India warns Pakistan, welcomes Nawaz Sharif`s call for ``new beginning``

Responding to Nawaz Sharif’s call for a "new beginning" in relations with India amid tension over the killing of five Indian soldiers, the government on Tuesday asked Islamabad to respond to New Delhi’s concerns.

Updated: Aug 14, 2013, 00:31 AM IST

Zee Media Bureau/Ritesh K Srivastava

New Delhi: Responding to Pakistan Prime Minister Nawaz Sharif’s call for a "new beginning" in relations with India amid tension over the killing of five Indian soldiers and recent ceasefire violations along the Line of Control (LoC), the government on Tuesday asked Islamabad to respond to New Delhi’s concerns.

Maintaining that "unprovoked incidents" of ceasefire violations by Pakistan were not conducive to holding peaceful dialogue, the government today called for a return to peace and tranquillity on the border.

External Affairs Minister Salman Khurshid said the incidents of firing on the LoC that divide Kashmir between the two countries had led to a "sense of disappointment" and both sides needed to "get back to normal".

Addressing reporters on the sidelines of a function here, Khurshid said, "There has to be peace and tranquillity on the border. Ceasefire should not be violated. We are still in a sense of shock."

Five Indian soldiers were killed in Poonch on the LoC by Pakistani troopers last week, triggering anger in India and calls by the opposition parties to call off talks with Islamabad.

In a separate briefing, the Ministry of External Affairs (MEA) said the "current environment" of "unprovoked incidents on the LoC" does not fit into an atmosphere for holding peaceful dialogue with Pakistan but said a call would be taken at the appropriate time.

MEA spokesperson Syed Akbaruddin said, "Upholding the sanctity of the LoC is one of the most important CBMs between the two countries".

To a question of whether India would go ahead with secretary-level talks with Pakistan that are due to be held, Akbaruddin said India has received a proposal last month from Pakistan for this.

The MEA spokesperson said, “We welcome newly-elected Pakistan PM`s commitment, which is defined by peace and cooperation. However, we would like to make it clear that there will be no talks until Pakistan responds to the killing of our soldiers.”

"For a peaceful dialogue to proceed, we need an environment free of violence and terror, and what has happened last week does not fit into that," the spokesperson said, but added immediately that no timeline had been set for the talks to be held.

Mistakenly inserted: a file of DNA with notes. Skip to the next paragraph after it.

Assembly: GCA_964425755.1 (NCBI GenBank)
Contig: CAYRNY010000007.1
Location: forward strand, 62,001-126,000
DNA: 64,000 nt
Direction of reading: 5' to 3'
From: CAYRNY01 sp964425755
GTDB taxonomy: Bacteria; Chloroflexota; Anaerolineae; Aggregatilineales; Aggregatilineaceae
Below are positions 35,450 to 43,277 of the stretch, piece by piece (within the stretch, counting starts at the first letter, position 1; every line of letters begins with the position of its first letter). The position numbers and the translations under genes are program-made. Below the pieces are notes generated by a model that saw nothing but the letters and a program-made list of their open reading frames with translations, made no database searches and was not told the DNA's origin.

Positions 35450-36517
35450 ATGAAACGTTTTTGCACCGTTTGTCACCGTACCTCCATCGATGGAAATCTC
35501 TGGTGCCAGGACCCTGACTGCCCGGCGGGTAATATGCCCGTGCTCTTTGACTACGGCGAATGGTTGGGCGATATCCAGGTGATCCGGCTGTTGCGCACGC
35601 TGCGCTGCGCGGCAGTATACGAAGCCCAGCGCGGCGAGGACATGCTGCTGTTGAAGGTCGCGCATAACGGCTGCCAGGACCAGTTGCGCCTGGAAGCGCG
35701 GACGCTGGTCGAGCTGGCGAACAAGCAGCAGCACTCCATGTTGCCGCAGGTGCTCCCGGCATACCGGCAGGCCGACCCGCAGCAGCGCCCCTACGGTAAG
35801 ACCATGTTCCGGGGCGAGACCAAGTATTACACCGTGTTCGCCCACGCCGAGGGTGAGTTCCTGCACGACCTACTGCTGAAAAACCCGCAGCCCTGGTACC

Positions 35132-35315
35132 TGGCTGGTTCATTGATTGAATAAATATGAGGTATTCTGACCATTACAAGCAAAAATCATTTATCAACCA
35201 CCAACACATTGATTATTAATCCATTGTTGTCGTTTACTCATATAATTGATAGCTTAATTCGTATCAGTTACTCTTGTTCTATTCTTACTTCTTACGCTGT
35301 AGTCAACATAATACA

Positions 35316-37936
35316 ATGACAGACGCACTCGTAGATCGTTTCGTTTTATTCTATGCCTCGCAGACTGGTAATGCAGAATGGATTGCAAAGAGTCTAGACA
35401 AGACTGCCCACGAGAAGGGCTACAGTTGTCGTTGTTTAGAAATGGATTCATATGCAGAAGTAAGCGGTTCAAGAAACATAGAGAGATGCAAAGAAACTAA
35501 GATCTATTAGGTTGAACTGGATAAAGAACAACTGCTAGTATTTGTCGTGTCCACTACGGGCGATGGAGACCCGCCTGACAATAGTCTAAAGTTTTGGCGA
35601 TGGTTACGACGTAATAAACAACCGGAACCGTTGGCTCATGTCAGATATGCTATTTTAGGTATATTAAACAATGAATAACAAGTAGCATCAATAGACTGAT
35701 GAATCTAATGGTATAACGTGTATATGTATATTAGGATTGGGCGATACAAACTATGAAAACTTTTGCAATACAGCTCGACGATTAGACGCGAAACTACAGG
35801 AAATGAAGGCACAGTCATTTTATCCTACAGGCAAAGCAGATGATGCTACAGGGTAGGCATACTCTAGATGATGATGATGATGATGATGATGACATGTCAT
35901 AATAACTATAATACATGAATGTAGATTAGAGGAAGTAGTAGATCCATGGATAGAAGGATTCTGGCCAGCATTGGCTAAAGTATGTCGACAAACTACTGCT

"We will factor in all subsequent developments, and we will take a call on it in due time and well ahead of what is required to be responded to," he said.
India and Pakistan are to hold talks on Sir Creek, a 96-km strip of water that is disputed between India and Pakistan in the Rann of Kutch marshlands in Gujarat, and the Wullar Barrage built on Jhelum River in Jammu and Kashmir, which Pakistan has protested against.

The spokesperson tactfully ducked a question on whether the meeting between Prime Minister Manmohan Singh and his Pakistani counterpart Nawaz Sharif would be held in New York.

He said the meeting, scheduled to be held in September on the sidelines of the UN General Assembly, was "quite a distance away" and counselled journalists to be patient.

Akbaruddin said India is "committed to resolving all outstanding issues with Pakistan through peaceful bilateral dialogue in an environment free of violence and terror".

The spokesperson said India expects Pakistan "to abide by its publicly stated commitment not to allow its territory or territory under its control to be allowed for terrorism against India and also looks forward to determine the action being taken to dismantle the terrorist infrastructure and network, as well as tangible movements to quickly bring to justice those involved in the 26/11 Mumbai attacks.
The warning from India came in the aftermath of killing of five Indian soldiers along the Line of Control by the Pakistan troops in the Poonch sector recently and ceasefire violations by the neighbouring country.

On Aug 11, Pakistanis fired at Indian positions in Digwar village of Poonch district, and the exchange of fire continued for more than six hours.

On Aug 6, specialist troops of the Pakistan Army killed five Indian soldiers in Chakan-Da-Bagh sector of the LoC in Poonch district.

A bilateral ceasefire agreement was signed by India and Pakistan in November 2003.

With IANS inputs